of being listened to, which I never did before; so now you
must have it altogether; and I hope you may remember
some of it."
There is one point which has been made by several of the
Reviewers who have noticed this book, and it is one which, as
I am writing a Preface, I cannot pass over. They have stated
that the Rugby undergraduates they remember at the
Universities were "a solemn array," "boys turned into men before
their time," a "semi-political, semi-sacerdotal fraternity," &c.,
giving the idea that Arnold turned out a set of young
squaretoes, who wore long-fingered black gloves, and talked with a
snuffle. I can only say that their acquaintance must have
been limited and exceptional. For I am sure that every one
who has had anything like large or continuous knowledge of
boys brought up at Rugby, from the times of which this book
treats down to this day, will bear me out in saying, that the
mark by which you may know them is their genial and
hearty freshness and youthfulness of character. They lose
nothing of the boy that is worth keeping, but build up the
man upon it. This is their differentia as Rugby boys; and if
they never had it, or have lost it, it must be not because they
were at Rugby, but in spite of their having been there; the
stronger it is in them the more deeply you may be sure have
they drunk of the spirit of their school.
But this boyishness in the highest sense is not incompatible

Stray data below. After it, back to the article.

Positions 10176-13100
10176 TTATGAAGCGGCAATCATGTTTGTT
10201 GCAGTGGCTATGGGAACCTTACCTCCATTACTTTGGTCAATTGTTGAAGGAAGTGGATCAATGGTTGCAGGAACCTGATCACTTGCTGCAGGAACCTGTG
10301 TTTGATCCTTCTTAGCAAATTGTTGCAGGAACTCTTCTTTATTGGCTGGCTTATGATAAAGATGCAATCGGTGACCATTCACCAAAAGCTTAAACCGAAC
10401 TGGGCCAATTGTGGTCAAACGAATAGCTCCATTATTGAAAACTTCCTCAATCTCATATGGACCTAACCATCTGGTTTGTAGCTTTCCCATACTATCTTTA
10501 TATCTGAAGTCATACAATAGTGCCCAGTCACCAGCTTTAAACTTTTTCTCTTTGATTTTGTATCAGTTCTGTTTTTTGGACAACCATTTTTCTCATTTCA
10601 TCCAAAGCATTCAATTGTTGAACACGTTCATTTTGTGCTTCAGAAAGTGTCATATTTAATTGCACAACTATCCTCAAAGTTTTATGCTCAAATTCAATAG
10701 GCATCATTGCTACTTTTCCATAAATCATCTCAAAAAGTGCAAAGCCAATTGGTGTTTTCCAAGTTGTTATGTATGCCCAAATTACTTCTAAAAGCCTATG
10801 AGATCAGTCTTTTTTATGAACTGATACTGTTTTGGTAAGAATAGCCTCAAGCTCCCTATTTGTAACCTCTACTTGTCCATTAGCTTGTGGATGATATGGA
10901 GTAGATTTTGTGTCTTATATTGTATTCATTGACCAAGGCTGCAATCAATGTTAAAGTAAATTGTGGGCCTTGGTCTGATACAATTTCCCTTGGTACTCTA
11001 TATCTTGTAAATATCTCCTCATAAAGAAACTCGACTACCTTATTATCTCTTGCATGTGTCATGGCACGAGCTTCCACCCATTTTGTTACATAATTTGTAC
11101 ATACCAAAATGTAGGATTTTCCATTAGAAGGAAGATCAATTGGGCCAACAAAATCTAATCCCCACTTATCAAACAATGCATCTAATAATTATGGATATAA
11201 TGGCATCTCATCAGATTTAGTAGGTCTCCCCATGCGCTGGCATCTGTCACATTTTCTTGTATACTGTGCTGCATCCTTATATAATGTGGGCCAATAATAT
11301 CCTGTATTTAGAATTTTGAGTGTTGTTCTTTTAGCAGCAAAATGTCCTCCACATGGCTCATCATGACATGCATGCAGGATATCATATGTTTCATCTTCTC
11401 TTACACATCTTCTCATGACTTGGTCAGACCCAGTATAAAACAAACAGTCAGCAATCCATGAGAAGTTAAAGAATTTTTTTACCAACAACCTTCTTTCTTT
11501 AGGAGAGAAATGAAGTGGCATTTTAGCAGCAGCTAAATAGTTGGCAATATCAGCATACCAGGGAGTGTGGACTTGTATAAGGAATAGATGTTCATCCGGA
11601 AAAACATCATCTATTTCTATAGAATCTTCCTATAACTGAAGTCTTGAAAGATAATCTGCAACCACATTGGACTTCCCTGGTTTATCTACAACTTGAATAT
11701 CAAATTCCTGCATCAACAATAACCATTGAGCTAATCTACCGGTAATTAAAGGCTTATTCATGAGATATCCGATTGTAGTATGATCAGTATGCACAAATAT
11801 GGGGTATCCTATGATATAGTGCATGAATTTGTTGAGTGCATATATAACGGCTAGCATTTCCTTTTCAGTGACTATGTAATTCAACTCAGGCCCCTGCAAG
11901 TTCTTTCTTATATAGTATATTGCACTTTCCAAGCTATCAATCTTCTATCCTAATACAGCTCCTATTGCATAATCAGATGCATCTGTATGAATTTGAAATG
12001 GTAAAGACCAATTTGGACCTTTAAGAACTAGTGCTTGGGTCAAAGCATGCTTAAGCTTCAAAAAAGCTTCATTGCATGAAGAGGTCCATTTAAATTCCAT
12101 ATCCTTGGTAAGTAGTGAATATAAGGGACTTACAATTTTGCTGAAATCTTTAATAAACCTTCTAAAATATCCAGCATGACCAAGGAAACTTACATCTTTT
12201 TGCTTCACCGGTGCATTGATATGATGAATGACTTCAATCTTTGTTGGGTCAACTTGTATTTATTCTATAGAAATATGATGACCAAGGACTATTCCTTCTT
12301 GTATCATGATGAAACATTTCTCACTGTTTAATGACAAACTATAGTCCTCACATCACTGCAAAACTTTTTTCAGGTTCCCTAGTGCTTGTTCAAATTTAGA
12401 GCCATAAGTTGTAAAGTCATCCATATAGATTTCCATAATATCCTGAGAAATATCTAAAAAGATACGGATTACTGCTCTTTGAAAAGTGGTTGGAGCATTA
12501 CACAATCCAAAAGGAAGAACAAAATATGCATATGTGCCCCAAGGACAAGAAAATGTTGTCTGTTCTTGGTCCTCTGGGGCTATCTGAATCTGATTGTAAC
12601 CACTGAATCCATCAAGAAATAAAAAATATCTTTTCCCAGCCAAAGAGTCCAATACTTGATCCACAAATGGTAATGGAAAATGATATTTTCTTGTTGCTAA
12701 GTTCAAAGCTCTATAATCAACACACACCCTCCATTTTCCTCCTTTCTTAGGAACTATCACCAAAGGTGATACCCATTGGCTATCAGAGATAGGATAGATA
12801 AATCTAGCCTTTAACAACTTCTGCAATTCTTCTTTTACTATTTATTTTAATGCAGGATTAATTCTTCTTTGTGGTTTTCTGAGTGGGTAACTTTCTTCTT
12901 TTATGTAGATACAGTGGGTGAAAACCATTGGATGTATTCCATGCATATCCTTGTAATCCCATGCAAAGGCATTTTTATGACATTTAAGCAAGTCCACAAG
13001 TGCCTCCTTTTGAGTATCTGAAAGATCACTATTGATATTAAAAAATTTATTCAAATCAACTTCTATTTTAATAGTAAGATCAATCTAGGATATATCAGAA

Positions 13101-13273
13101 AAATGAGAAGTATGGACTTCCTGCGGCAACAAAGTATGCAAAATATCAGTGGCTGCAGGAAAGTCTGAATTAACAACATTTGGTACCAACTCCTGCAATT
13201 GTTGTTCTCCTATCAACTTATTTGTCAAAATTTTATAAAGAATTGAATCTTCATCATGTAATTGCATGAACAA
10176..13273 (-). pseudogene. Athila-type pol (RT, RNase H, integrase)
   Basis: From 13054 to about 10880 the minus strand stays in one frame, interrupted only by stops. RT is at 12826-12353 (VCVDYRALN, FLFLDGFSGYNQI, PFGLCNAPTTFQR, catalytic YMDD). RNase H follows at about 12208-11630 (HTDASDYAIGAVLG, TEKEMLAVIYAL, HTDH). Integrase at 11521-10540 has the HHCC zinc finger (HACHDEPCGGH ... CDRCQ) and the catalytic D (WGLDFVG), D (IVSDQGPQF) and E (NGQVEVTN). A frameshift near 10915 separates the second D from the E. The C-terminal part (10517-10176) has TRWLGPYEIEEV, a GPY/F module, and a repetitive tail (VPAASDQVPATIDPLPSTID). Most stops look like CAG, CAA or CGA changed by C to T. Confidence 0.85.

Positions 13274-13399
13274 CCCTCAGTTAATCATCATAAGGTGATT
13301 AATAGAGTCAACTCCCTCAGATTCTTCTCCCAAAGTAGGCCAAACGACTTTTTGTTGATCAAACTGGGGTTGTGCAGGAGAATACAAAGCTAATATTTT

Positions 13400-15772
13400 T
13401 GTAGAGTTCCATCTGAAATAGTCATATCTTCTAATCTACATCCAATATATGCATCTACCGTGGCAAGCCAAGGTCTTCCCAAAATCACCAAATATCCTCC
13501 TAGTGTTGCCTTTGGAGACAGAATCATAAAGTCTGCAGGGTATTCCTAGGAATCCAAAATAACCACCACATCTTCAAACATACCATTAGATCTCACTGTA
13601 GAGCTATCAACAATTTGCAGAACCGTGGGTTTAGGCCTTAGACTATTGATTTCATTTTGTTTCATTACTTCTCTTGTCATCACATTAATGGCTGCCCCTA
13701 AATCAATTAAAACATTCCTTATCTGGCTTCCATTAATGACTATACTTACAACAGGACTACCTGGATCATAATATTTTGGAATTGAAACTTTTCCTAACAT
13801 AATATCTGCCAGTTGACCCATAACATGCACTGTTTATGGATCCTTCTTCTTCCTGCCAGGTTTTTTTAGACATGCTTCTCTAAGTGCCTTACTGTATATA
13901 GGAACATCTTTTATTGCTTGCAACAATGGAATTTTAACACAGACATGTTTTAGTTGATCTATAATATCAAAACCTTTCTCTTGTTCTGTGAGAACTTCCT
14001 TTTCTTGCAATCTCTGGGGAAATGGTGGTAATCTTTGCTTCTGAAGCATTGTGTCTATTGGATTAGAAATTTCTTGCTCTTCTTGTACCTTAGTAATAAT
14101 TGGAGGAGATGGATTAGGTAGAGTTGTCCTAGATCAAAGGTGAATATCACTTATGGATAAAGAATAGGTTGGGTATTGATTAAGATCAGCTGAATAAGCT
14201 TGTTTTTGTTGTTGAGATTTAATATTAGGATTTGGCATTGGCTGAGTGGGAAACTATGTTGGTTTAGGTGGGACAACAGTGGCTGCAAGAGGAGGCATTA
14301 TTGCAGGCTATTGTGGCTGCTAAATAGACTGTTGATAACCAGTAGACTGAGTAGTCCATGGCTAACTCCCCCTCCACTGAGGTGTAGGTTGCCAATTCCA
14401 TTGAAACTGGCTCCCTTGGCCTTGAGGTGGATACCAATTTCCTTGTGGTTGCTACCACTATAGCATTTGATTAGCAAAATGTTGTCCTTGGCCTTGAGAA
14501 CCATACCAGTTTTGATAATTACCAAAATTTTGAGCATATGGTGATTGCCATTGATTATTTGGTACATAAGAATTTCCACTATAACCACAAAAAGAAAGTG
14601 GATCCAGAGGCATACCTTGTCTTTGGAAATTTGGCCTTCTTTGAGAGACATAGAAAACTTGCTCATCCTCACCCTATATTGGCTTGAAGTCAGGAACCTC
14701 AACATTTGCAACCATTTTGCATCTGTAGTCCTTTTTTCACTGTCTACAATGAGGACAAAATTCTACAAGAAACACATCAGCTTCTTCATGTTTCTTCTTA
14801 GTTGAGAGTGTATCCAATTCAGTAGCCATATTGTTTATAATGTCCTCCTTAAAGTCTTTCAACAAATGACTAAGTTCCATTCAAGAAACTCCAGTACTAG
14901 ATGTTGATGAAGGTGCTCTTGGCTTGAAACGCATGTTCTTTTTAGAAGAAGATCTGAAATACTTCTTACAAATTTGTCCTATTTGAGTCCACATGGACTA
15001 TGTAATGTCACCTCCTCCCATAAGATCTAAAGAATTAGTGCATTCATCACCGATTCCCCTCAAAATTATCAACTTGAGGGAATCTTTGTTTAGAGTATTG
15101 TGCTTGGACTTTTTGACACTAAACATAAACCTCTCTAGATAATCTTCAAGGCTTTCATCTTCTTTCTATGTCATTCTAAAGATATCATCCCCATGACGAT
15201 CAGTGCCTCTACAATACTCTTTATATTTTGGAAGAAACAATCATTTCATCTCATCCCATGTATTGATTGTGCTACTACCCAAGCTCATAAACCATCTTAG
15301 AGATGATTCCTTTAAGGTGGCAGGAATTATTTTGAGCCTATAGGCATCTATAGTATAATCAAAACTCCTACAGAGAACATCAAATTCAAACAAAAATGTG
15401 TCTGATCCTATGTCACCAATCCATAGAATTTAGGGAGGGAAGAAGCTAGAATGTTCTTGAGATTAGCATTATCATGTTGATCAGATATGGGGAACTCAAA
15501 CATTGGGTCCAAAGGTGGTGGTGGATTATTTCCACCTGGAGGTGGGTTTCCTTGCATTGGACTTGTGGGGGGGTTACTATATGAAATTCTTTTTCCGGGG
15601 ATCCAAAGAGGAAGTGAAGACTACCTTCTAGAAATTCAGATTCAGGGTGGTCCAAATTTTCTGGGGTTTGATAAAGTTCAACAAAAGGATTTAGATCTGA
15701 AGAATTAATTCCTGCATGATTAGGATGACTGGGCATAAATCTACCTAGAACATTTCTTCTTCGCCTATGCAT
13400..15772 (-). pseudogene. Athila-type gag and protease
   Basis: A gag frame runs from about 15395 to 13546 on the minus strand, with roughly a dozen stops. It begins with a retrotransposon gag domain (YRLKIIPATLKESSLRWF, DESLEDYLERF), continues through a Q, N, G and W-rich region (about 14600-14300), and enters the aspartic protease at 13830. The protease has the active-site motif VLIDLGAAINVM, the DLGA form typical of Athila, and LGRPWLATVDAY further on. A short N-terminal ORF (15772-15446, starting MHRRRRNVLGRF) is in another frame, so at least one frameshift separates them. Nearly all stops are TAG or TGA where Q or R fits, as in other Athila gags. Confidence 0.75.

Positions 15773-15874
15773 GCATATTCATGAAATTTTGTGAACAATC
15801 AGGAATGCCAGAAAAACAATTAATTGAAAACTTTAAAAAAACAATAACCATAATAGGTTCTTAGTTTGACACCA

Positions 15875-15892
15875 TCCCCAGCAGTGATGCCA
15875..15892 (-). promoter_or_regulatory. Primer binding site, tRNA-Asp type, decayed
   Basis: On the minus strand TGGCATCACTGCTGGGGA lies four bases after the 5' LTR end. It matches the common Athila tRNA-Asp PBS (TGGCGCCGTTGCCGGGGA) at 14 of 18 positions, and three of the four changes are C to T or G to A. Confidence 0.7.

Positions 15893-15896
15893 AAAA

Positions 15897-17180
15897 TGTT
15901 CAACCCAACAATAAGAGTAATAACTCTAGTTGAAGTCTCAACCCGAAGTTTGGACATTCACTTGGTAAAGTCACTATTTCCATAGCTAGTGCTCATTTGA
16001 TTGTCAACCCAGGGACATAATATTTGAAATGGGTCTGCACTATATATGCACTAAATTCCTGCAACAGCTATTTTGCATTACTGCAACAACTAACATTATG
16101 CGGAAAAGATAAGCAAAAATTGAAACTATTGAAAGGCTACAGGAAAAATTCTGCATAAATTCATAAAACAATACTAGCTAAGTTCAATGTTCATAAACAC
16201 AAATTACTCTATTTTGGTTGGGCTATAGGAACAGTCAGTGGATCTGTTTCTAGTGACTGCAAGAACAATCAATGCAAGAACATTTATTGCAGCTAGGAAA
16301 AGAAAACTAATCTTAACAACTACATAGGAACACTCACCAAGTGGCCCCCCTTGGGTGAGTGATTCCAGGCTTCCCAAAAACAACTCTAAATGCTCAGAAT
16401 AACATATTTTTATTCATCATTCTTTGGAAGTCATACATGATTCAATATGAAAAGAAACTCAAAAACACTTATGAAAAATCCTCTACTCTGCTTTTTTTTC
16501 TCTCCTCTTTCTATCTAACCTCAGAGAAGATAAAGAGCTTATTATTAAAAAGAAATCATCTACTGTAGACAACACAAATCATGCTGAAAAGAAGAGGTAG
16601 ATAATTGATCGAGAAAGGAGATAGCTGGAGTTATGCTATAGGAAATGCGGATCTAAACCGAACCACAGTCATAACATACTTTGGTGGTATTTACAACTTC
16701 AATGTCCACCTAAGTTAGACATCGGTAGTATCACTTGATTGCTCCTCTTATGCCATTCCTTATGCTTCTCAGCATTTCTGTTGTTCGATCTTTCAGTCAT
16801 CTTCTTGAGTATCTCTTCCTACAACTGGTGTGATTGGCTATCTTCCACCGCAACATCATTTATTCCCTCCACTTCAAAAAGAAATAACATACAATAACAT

with seriousness,-or earnestness, if you like the word better.
"To him (Arnold) and his admirers we owe the substitution of the word
'earnest' for its predecessor 'serious.' "-Edinburgh Review, No. 217, p. 183.
Quite the contrary. And I can well believe that casual
observers, who have never been intimate with Rugby boys
of the true stamp, but have met them only in the every-day
society of the Universities, at wines, breakfast parties, and
the like, may have seen a good deal more of the serious or
earnest side of their characters than of any other. For the
more the boy was alive in them, the less will they have been
able to conceal their thoughts, or their opinion on what was
taking place under their noses; and if the greater part of
that didn't square with their notions of what was right, very
likely they showed pretty clearly that it did not, at whatever
risk of being taken for young prigs. They may be open to
the charge of having old heads on young shoulders: I think
they are, and always were, as long as I can remember; but
so long as they have young hearts to keep head and shoulders
in order, I, for one, must think this only a gain.
And what gave Rugby boys this character, and has enabled
the School, I believe, to keep it to this day ? I say fearlessly,
-Arnold's teaching and example; above all, that part of it
which has been, I will not say sneered at, but certainly not
approved-his unwearied zeal in creating "moral
thoughtfulness" in every boy with whom he came into personal contact.
He certainly did teach us-thank God for it!-that we